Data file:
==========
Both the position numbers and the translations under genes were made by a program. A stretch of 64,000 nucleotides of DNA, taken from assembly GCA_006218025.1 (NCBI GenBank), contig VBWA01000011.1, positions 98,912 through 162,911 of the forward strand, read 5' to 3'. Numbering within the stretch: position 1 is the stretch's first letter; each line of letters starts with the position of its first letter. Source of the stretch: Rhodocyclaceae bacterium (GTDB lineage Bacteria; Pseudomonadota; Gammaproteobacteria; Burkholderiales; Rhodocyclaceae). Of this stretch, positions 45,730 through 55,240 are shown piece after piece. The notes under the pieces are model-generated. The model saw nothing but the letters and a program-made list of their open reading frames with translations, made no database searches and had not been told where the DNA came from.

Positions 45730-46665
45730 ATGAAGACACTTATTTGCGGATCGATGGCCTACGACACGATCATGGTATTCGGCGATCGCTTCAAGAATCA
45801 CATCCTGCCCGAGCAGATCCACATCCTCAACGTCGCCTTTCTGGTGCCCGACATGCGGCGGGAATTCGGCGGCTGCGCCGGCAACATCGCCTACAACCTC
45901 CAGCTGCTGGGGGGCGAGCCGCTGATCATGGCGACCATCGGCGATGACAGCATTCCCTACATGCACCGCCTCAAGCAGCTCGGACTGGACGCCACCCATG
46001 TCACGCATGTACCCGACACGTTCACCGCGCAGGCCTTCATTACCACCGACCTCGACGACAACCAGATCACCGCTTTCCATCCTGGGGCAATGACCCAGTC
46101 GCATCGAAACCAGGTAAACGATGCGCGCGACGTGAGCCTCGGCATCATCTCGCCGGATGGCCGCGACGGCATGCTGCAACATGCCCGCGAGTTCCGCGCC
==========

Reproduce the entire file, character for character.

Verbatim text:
Both the position numbers and the translations under genes were made by a program. A stretch of 64,000 nucleotides of DNA, taken from assembly GCA_006218025.1 (NCBI GenBank), contig VBWA01000011.1, positions 98,912 through 162,911 of the forward strand, read 5' to 3'. Numbering within the stretch: position 1 is the stretch's first letter; each line of letters starts with the position of its first letter. Source of the stretch: Rhodocyclaceae bacterium (GTDB lineage Bacteria; Pseudomonadota; Gammaproteobacteria; Burkholderiales; Rhodocyclaceae). Of this stretch, positions 45,730 through 55,240 are shown piece after piece. The notes under the pieces are model-generated. The model saw nothing but the letters and a program-made list of their open reading frames with translations, made no database searches and had not been told where the DNA came from.

Positions 45730-46665
45730 ATGAAGACACTTATTTGCGGATCGATGGCCTACGACACGATCATGGTATTCGGCGATCGCTTCAAGAATCA
45801 CATCCTGCCCGAGCAGATCCACATCCTCAACGTCGCCTTTCTGGTGCCCGACATGCGGCGGGAATTCGGCGGCTGCGCCGGCAACATCGCCTACAACCTC
45901 CAGCTGCTGGGGGGCGAGCCGCTGATCATGGCGACCATCGGCGATGACAGCATTCCCTACATGCACCGCCTCAAGCAGCTCGGACTGGACGCCACCCATG
46001 TCACGCATGTACCCGACACGTTCACCGCGCAGGCCTTCATTACCACCGACCTCGACGACAACCAGATCACCGCTTTCCATCCTGGGGCAATGACCCAGTC
46101 GCATCGAAACCAGGTAAACGATGCGCGCGACGTGAGCCTCGGCATCATCTCGCCGGATGGCCGCGACGGCATGCTGCAACATGCCCGCGAGTTCCGCGCC